Nino on the stairs of the Capitol, facing away from the camera and holding a briefcase.
Nino Burjanadze, a junior majoring in political science, on the stairs of the United States Capitol.

Undergrad Nino Burjanadze, a Levermore Global Scholar, has been selected for a semester-long internship with The Washington Center Academic Internship Program in Washington, D.C. She will advocate for better resources for schools located in areas with funding challenges, like Native American reservations and low-income housing communities.

“It was probably the greatest two semesters of my life.”

That is how Nino Burjanadze, a junior majoring in political science at Adelphi, described her time as a youth representative at the United Nations. Through Adelphi’s NGO (nongovernmental organization) status with the UN, she has served as one of around 550 young people from 100 countries who speak up for the concerns of the planet’s youth.

Now, in a new step in her Adelphi journey, she is spending a semester interning with the National Association of Federally Impacted Schools (NAFIS), a Washington, D.C.-based NGO that works to secure funding for public school districts on tribal lands, military installations, Federal low-income housing and national parks.

“I work five minutes from the Capitol,” Burjanadze said of her internship. “It’s a dream come true.”

Choosing Adelphi

Burjanadze stands next to the door of Rep. Doggett's office. A plaque beside her says "Representative Lloyd Doggett, Texas." Next to it is the flag of the State of Texas.

Burjanadze inside the Capitol next to the office Rep. Lloyd Doggett, a Democrat from Texas and a staunch supporter of Ukraine.

An international student from the country of Georgia, Burjanadze first came to the United States when she was just 16 to attend a Harvard Model UN event in Boston. Burjanadze returned to the United States at age 18 to attend Adelphi because she loved the diversity she found on campus and in the surrounding area. She knew she could chase her dreams here in the United States.

“Part of the reason why I chose my degree is because my country is occupied by Russia,” Burjanadze said. “I grew up wanting to know about international law, international relations and human rights. I wanted to see the larger world and learn about the possibilities in a freer place.”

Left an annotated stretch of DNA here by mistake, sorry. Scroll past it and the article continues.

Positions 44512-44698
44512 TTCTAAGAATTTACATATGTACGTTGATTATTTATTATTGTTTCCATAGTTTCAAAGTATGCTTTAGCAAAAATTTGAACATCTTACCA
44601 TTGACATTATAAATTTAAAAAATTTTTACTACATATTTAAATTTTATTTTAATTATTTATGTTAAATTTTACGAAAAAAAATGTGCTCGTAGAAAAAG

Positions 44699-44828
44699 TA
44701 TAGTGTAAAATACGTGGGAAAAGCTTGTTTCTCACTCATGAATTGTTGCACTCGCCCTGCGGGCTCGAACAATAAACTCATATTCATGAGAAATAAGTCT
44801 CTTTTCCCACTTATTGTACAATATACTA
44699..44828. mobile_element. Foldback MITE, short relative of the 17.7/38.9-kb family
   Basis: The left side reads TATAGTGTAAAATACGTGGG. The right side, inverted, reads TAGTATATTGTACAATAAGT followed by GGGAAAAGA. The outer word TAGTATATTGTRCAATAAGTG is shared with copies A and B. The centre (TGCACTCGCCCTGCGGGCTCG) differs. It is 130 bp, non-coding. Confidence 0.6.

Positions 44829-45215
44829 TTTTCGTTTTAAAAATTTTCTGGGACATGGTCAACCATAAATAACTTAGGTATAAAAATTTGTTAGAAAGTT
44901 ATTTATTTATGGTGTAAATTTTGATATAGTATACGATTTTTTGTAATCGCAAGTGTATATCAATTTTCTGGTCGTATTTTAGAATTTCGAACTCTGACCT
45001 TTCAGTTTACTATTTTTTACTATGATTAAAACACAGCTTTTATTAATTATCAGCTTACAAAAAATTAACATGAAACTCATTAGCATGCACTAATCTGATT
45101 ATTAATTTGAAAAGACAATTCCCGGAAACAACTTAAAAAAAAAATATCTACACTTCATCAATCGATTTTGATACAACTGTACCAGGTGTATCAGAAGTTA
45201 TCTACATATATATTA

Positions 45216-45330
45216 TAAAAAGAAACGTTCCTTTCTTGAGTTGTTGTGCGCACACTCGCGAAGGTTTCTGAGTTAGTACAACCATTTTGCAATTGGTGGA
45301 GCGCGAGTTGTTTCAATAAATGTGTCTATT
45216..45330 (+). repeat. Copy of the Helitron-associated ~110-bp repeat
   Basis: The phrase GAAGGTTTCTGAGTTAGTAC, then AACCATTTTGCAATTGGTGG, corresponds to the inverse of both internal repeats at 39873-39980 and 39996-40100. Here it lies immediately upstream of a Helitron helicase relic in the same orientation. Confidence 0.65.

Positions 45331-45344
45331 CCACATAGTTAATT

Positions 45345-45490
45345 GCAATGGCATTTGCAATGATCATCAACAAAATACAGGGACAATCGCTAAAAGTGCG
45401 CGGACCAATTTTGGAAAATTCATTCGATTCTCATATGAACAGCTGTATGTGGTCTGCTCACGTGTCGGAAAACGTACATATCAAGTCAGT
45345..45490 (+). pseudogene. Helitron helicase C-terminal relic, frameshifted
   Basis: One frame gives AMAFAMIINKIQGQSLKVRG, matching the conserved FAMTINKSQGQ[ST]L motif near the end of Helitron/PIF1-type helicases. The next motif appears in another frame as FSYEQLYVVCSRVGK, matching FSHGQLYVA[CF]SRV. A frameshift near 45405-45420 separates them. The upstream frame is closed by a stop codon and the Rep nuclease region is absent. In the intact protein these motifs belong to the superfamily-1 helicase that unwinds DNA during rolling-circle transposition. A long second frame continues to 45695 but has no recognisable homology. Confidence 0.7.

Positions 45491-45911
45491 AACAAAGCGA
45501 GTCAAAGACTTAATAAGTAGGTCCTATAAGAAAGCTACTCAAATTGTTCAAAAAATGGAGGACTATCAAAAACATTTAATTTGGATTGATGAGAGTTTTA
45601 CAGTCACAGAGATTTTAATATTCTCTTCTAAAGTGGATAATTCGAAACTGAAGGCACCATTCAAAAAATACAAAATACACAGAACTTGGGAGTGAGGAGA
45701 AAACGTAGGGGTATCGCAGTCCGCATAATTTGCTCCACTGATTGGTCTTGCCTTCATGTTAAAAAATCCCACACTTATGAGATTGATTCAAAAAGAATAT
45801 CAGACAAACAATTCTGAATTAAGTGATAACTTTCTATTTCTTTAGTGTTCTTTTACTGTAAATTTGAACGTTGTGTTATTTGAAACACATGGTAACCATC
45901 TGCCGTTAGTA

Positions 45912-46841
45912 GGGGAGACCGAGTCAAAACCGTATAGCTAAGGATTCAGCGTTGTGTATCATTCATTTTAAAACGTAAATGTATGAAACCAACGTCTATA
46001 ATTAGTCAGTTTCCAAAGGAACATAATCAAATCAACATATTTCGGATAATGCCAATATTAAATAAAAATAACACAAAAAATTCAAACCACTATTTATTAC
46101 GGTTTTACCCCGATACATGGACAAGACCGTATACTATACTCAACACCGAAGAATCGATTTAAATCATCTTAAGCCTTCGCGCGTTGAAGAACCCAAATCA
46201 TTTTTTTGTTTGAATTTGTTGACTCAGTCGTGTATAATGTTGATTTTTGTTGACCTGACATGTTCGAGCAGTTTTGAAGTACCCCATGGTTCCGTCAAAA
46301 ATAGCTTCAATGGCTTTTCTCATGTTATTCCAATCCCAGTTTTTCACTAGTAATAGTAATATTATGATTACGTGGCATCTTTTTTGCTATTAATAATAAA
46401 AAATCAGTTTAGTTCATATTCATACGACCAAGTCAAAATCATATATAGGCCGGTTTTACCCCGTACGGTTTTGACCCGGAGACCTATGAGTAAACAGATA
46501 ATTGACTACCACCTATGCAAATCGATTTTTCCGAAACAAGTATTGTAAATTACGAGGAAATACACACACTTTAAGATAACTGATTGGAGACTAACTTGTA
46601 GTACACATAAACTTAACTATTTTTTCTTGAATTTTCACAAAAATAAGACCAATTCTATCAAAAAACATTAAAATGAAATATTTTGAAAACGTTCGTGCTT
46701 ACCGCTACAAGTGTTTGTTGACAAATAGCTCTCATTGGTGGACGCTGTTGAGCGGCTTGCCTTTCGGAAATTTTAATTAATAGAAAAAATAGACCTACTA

Promoting education in her home country of Georgia is a top career goal, Burjanadze said. “If youth are educated, the future is going to be bright.” That’s how she ended up in the NAFIS internship, coordinated via The Washington Center, a group that matches students to internships and seminars in our nation’s capital.

Burjanadze is interested in border security, human rights and free speech, too. These are all issues she dealt with growing up in a nation that still fights for its democracy and full independence.

Studying Political Science and International Relations

At Adelphi, she’s found people in the Department of Political Science and International Relations who have helped her define her goals. “My professors gave me direction to expand my knowledge and gain experience,” Burjanadze said. Traci Levy, PhD, associate professor and interim chair of the department, has been her adviser and mentor. She has also received valuable guidance from Professor Katie Laatikainen, PhD, Associate Professor Maggie Gray, PhD, and adjunct faculty member Robert Saunders, PhD. Dr. Levy and Dr. Gray encouraged her to apply for the internship, she said, and they continue to support her while she is there.

“Even when I am in D.C., I get encouraging emails from my professors,” she said. “They are a great community. It truly took a village to support and guide me in achieving personal and professional milestones. I consider myself extremely fortunate to have an amazing mother, supportive family, wonderful friends and the inspiring Adelphi community who motivate me daily. I couldn’t have come this far without the people I’ve met and the experiences I’ve had at Adelphi.”

Adelphi’s Long Partnership With the UN

Her participation in the UN program is part of Adelphi’s long and active history with the United Nations. Adelphi became a recognized NGO with the UN’s Department of Public Information (now Department of Global Communications) in 2003, when the administration and faculty sought to emphasize the University’s commitment to global citizenship. The University is also a charter member of the Academic Impact program, a partnership between the UN and more than 1,400 universities. Established in 2011, the program has created an international network of students devoted to supporting human rights, access to education, sustainability, conflict resolution and other admirable UN goals.

Adelphi students have participated in the Model UN Collegiate Conference for 20 years, joining more than 3,000 other students from 40 countries in a five-day simulation of UN operations. Conference participation is part of a National Model UN course offered by Adelphi’s political science and international relations department.

The University’s Levermore Global Scholars program sends students to represent the University at invitation-only NGO briefings at the UN Headquarters in New York City.

Lessons Learned From Ukraine

Burjanadze’s desire to learn about running a government for the people has grown with Russia’s invasion of Ukraine.

“We wonder ‘Who will be next?’ ” Burjanadze said. “The invasion of Ukraine made me realize my studies are bigger than myself. I want to go back to my country and share the experiences I’ve had here—use the knowledge I’ve gained to make Georgia better.”

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